In 2008, Brian Jenkins moved to Malibu, Calif., to start his MBA at Pepperdine University’s Graziadio School of Business and Management. He had big ambitions for B-school, expecting the degree to help him land a job in human resources at a top company. He hoped to make close to a six-figure salary, too.
Pepperdine seemed poised to deliver. When he was a mere applicant, the admissions director gave him a personal tour of the business school, which commands a stunning perch overlooking the Pacific. His student experience was “amazing,” he says, handing top marks to his professors and classmates. He loved his courses and wrote an up-beat student blog. The weather – “perfect every day” – was an added perk.
To pay for all it, Jenkins took out $120,000 in loans. But Jenkins’ six-figure-salary job never materialized. “The career services staff basically said, ‘We’ll help you edit your resume, good luck out there,’” he recalls. “That was a little miss-sold to me (when I applied). A lot of (my classmates) found jobs paying $55,000 to $65,000 per year, and they were very excited that they had a job. A lot of people didn’t get jobs like that.”
In fact, Jenkins’ class earned a mean base salary of $69,167, according Pepperdine’s official stats–but they also owed an average $66,242. But the school that ranks 78th in the country happens to rank 20th in having the largest MBA debt. When the economy was doing well, and there was upward mobility, it made not have made all that much of a difference. MBAs then made sense, Jenkins believes. “People were able to mange their debt load. (Now), people are putting off families and buying homes.”
SIX-FIGURE DEBT IS NOW COMMON FOR MOST TOP MBAS
MBAs like Jenkins are shouldering record levels of debt, approaching a tipping point that makes the degree – no matter how good the experience and learning – a risky investment that isn’t always being approached with financial caution and restraint. It’s now common for many graduates to leave a top business school with six-figure debt, and in some cases, MBAs are graduating with more than $150,000 in loans that will take them ten or more years to pay back.
At a few elite business schools, including Wharton and Columbia, the “average” debt burden is already in six figures. Wharton grads left Philadelphia last year with loans that averaged $109,836–the most among all B-schools. Overall, graduates from Poets&Quants’ top-ten U.S. MBA programs owed an average $87,049 last year (MIT-Sloan did not release its debt figures). (See 25 B-Schools That Lead to the Most Debt)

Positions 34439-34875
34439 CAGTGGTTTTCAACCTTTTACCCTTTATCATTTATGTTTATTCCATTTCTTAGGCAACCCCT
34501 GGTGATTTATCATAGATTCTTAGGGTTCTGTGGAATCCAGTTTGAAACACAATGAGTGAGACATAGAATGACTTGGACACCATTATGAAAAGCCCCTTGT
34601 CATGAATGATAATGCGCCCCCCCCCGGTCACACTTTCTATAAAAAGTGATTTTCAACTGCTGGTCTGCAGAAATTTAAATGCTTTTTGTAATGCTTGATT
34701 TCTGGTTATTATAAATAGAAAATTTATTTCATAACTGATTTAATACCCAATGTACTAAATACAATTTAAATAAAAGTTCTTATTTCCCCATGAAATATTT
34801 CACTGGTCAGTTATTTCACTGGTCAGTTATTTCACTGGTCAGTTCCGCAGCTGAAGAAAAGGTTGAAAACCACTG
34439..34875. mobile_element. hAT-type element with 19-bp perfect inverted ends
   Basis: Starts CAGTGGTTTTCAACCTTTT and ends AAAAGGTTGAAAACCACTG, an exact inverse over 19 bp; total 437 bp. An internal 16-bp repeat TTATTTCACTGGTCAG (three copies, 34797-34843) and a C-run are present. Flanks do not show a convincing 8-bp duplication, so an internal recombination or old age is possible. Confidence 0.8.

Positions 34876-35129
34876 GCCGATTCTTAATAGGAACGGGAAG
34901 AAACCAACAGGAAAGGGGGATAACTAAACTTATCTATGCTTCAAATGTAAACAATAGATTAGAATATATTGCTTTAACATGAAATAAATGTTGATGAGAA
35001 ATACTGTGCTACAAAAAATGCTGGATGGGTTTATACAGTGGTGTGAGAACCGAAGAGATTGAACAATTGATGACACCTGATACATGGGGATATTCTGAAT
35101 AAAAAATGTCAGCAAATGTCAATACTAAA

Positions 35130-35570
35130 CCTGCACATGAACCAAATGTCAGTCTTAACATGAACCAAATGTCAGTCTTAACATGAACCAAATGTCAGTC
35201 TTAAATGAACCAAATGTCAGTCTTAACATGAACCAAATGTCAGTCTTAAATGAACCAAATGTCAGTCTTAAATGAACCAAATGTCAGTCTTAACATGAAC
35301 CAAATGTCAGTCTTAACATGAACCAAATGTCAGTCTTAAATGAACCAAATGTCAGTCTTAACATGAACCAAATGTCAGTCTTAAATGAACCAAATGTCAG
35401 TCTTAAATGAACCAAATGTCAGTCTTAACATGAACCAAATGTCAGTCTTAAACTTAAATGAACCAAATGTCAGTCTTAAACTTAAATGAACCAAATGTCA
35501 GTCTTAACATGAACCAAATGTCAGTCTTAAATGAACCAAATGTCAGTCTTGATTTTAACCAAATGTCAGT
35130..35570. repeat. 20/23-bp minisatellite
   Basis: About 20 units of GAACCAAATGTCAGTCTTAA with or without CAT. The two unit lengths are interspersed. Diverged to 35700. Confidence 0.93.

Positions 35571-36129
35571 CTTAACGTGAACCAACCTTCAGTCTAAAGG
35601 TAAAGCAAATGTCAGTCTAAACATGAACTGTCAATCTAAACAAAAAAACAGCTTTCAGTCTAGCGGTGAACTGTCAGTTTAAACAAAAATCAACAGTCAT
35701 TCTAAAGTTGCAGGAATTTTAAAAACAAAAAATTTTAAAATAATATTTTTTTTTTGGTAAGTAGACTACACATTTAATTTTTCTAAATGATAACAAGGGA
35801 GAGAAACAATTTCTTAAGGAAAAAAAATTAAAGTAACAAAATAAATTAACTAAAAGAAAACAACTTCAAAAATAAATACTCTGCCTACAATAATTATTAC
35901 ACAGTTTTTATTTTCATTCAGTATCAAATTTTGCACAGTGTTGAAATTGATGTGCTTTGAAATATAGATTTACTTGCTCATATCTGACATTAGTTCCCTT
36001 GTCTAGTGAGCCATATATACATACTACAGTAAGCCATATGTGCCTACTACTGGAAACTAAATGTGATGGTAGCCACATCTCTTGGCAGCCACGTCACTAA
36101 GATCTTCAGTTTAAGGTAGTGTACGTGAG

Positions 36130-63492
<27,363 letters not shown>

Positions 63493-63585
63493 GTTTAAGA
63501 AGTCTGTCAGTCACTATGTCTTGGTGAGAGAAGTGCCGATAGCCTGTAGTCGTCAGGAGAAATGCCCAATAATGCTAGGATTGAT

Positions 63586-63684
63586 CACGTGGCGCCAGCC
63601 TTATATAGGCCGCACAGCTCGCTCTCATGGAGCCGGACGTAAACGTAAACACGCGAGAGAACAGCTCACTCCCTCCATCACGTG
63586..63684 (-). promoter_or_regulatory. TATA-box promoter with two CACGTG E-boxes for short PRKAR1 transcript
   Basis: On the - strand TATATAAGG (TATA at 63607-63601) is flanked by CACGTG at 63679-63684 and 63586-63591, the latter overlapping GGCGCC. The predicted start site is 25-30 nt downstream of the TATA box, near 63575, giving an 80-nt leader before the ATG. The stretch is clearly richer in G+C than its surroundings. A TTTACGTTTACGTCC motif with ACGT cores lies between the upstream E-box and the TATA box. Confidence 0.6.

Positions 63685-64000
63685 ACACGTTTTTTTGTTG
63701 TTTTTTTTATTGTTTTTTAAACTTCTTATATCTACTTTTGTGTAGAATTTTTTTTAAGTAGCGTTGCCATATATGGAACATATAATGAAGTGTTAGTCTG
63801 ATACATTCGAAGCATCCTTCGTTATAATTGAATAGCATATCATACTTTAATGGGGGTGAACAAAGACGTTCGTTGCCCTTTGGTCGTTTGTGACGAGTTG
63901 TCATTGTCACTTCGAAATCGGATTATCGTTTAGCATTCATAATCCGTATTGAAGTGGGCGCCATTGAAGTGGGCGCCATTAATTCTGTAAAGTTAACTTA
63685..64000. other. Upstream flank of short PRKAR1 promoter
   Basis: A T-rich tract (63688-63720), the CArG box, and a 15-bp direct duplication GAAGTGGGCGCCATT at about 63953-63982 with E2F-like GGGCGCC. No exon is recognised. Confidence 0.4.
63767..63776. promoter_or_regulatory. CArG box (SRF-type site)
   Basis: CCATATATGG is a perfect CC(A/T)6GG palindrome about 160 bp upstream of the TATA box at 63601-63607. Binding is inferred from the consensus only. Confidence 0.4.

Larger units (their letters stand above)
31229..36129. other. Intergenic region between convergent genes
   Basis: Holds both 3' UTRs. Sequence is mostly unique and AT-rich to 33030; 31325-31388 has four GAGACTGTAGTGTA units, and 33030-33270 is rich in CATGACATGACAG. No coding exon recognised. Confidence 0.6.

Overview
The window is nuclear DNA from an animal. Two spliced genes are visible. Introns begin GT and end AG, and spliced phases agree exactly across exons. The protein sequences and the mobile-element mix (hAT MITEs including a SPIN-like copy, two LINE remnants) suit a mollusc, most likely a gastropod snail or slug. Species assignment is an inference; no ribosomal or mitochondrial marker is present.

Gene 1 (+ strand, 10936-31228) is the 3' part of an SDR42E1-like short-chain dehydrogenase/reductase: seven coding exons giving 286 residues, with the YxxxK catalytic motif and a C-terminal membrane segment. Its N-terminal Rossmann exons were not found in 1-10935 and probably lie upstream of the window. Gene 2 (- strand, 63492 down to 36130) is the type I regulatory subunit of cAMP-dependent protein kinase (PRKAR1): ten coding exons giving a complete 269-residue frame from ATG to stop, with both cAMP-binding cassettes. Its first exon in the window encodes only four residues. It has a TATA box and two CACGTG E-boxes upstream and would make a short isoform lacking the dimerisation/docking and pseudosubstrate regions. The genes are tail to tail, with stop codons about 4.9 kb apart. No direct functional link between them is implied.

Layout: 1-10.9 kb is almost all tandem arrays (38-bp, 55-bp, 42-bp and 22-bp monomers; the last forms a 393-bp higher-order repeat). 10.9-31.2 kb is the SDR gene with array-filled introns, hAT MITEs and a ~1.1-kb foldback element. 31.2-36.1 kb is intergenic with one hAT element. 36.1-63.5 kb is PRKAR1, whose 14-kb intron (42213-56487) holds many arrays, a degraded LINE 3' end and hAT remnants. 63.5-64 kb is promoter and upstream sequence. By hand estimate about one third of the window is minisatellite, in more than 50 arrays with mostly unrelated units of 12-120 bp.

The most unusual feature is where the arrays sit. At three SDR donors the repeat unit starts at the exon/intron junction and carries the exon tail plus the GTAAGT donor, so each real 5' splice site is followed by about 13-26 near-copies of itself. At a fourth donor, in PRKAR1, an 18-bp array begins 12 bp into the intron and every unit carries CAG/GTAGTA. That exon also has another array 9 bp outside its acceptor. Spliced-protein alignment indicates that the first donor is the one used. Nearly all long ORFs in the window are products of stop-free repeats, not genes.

Several business schools, including Stanford and Dartmouth College’s Tuck School, expect these numbers to go much higher this year. The reason: Many students are starting their MBAs with diminished assets due to the Great Recession. They drained their bank accounts as the economy went south to maintain their lifestyles so many of them will have to borrow more than earlier classes to get the degree. And they’re doing so at a time when starting salaries for MBAs, by and large, have flattened.
“The numbers scare me,” concedes Diane Bonin, director financial aid at the Tuck School. “People coming in are making a little bit less and have much less in available savings.” She expects the average debt burden of latest Tuck grads to rise to $98,500 from the record $96,292 last year.
‘IF YOU’RE RECKLESS (WITH STUDENT DEBT), YOU CAN CHOP YOUR ARM OFF’
Taking on debt has become a big enough issue to a few MBA hopefuls and alums that several have started blogs to address it. No Debt MBA, a Boston-based female blogger who will begin classes at a top B-school this fall, vows to get through the experience without a dollar of debt. “I think debt is a lot like a miter saw,” she says. “As a skilled user it can be a really useful tool for getting work done, but if you’re reckless you can chop your arm off. Many students seem to be blissfully chopping away, and I am slightly terrified of becoming one of them.”
The MBA-bound blogger, however, is a rare exception. In general, the incoming Class of 2013 expresses little concern over taking out the “miter saw.” Like Jenkins at Pepperdine, they’re betting that the degree will payoff in the long run, providing salaries and bonuses that will easily allow them to repay the loans. “No one says, ‘how am I going to pay for this?’ says Rod Garcia, director of MBA admissions at MIT’s Sloan School. “I’ve been doing this for 23 years. A place like MIT is a low risk, high reward investment. With other schools, it may not be that situation.”
This is the first in a three-part series on MBA debt. The next story appears Friday on an incoming MBA at a top-tier school who is determined not to rack up a dollar of debt.